Is your church on its knees before the Lord? And look to the younger leaders to begin the movement! Bill Elliff, pastor, Summit Church, North Little Rock, Ark., said, “Older adults will not likely spark a spiritual awakening, but they can squelch one.”
 
God wants to move in our time. I’m deeply impressed that our posture before God to send revival is not a selfish pout, but a humble plea. It won’t come through a prayer that shouts and demands action from God. Instead, I believe that revival – even a great   awakening – will only come through a cry of the heart.
 
--Mark Snowden serves as Director of Missional Leadership (AMS) for the Cincinnati Area Baptist Association
Posted on December 27, 2018 8:00 AM by Mark Snowden
Categories: Disciple-making
A few years ago, I conducted research in 15 small groups using Bible Storying as their method of disciple-making. When looking through transcripts with leaders and experiencing their work, four themes emerged. These elements became four keys to success among those who were doing it best.
 
The small groups that were growing spiritually and numerically were relational, supportive, transparent, and accountable.
 
Accountability is what needs the most attention. It had to be in the DNA of the group.
 
Obedience and accountability are two major bonding elements in discipleship. How much time and effort does your present small group or Bible study class take to make specific applications and ensure that members put them into practice individually and as a group?
 
What No Place Left teaches in Discovery Bible Studies (and I do in TruthSticks Bible studies) and in my orality workshops leads people to obey the commands and examples in the stories. Obedience is simple to talk about, but not so easy to do. But with orality being so reproducible, those telling Bible truths over and over can't help but witness more and grow more, too.
 
If we know these four keys, why don't we do them? Margie Blanchard, wife of author Ken Blanchard (One Minute Manager, Lead Like Jesus), says, “The gap between knowing and doing is significantly greater than the gap between ignorance and knowledge.”
 
We, as NPL practitioners, need to hold people accountable to what we volunteer to do. We'll never get to church unless discipline is in our discipling.
 
-- Mark Snowden is the Director for Missional Leadership, Cincinnati Area Baptist Association. 
This blog was originally posted in No Place Left Ohio's Facebook page.
Posted on December 13, 2018 10:41 AM by Mark Snowden
Categories: Evangelism
After interviewing five men from Central Asia in refugee camps, I asked them what would attract them to actually listen to Bible stories on the radio. After suggesting five or six options, I asked, “Would you listen to conversion testimonies from Muslims, even Muslim religious leaders?” Their eyes grew wide. One asked through an interpreter, “There is such a thing?”

In their country, conversion was considered an act of treason punishable by death. One man said that his child was almost kicked out of school for being caught with one page from a Christian coloring book–and they were Muslims. Yet, their religious leaders and thousands of everyday folks were quietly praying to receive Christ. Now, in some Muslim areas, Jesus reveals Himself in dreams that lead them to seek the Truth. However, in this country, many were coming to faith in Christ through the bold, if careful, witness of believers.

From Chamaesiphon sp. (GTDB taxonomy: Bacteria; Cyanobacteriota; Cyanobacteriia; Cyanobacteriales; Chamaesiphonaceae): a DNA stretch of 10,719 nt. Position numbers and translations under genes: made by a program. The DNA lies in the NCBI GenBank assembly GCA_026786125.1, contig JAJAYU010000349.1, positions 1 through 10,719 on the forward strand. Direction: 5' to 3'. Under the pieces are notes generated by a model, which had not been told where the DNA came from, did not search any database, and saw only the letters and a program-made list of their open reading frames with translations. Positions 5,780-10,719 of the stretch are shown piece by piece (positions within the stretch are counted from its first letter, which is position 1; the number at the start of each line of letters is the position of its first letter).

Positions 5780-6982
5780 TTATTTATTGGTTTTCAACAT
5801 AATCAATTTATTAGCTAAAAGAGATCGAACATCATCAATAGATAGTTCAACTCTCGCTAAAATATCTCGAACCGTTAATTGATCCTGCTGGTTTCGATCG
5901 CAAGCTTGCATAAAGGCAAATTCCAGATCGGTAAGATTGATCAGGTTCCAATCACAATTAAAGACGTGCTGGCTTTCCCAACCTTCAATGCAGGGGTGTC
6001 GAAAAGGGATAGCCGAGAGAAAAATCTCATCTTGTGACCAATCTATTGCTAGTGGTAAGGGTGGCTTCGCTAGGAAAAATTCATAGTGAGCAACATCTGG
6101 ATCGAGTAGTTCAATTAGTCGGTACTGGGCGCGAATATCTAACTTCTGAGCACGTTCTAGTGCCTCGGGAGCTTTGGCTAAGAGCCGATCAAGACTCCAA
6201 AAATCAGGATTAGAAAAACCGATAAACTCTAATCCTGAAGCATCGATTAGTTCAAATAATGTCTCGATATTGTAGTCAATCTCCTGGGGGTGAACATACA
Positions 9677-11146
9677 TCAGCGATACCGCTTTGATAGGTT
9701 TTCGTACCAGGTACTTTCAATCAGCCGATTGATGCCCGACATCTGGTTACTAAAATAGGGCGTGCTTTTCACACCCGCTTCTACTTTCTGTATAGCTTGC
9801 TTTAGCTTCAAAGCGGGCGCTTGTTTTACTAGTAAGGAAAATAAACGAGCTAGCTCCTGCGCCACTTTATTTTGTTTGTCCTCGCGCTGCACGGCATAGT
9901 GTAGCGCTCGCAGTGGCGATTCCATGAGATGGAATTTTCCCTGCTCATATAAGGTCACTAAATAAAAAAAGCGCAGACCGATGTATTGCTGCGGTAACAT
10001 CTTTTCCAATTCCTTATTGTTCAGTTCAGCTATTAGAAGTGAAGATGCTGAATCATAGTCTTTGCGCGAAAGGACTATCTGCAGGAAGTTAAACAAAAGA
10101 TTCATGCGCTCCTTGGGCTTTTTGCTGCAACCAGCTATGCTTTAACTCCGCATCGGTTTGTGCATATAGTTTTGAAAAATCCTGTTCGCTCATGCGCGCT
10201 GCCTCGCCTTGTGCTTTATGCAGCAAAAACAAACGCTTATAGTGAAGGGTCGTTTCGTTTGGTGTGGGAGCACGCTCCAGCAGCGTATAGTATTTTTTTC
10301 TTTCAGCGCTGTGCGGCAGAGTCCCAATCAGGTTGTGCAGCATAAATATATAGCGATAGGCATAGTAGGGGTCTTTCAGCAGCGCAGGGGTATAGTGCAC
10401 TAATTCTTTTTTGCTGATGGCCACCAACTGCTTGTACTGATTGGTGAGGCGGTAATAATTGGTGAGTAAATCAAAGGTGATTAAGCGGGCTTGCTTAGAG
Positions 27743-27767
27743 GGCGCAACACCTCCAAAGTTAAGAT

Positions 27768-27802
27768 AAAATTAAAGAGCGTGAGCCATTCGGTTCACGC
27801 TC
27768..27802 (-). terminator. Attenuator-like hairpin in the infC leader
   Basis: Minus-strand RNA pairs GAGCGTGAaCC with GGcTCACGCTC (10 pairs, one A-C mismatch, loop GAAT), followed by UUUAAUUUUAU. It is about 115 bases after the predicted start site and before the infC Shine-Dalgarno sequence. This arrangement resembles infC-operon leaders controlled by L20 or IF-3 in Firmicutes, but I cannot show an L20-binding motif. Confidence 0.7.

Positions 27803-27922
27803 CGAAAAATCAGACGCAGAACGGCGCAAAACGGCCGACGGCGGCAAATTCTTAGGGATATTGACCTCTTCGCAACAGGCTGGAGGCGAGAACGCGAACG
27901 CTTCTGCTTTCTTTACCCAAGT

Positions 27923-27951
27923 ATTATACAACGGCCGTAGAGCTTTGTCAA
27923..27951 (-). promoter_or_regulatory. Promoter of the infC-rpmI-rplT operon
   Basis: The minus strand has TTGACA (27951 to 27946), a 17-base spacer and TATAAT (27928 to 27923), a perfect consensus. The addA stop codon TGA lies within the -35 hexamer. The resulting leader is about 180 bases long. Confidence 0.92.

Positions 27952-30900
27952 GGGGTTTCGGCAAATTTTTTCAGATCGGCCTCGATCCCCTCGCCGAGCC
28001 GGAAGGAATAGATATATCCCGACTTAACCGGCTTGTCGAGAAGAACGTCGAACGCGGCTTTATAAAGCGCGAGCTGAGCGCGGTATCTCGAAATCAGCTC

When I discussed Muslim conversion in that area with an IMB missionary working among them he said, “The veneer of Islam has created a hunger for the Gospel. They know their leaders don’t have anything to offer and they turn to Christians that they know to request the Bible, evangelistic materials…anything to help them understand the Gospel.”
The point was that the believers had to risk everything to walk in obedience with Jesus. And, in obedience to the Great Commission, they were seeking to make disciples. If they kept quiet, they could live normal lives. If they spoke up, some may believe, but some may turn them in to the religion police.

Step back and examine your walk with the Lord. Is it in obedience to Jesus? Do you share your faith? Are you helping someone become a disciple; even a disciple-maker? Are you currently active or “taking a break”?

When a man was caught distributing the Bible in this predominantly Muslim area, he was brought before a judge. The judge forced him to bring in his pastor. The pastor asked the judge, “What is so harmful in the Bible’s message?” The judge answered, “People will believe the Bible if they read it and I will lose my job.” The judge gave the two believers a stern warning and set them free.

Why would someone want to ask you about Jesus? What is your faith reputation?

Many times people who are not believers exert their authority because they feel it is their role as an official enforcer. That doesn’t mean that some time later they won’t seek you out. In one Muslim area, a police sergeant told a believer that he had to guard a shipment of Bibles. He wondered about the fuss over a mere book until he began to read it. When he got to the part about Jesus, he prayed to find a believer who could resolve the situation. He gave his heart to Jesus, but felt conflicted because he had to keep enforcing the local law.

There are many enforcers who exert negative influence against the Gospel. In America, they typically are in seven “power centers:” government/military (elected officials/leaders), business (CEOs), education (superintendents/principals), news media (anchors/producers), sports (star players), arts & entertainment (writers/actors), and the family (head of households).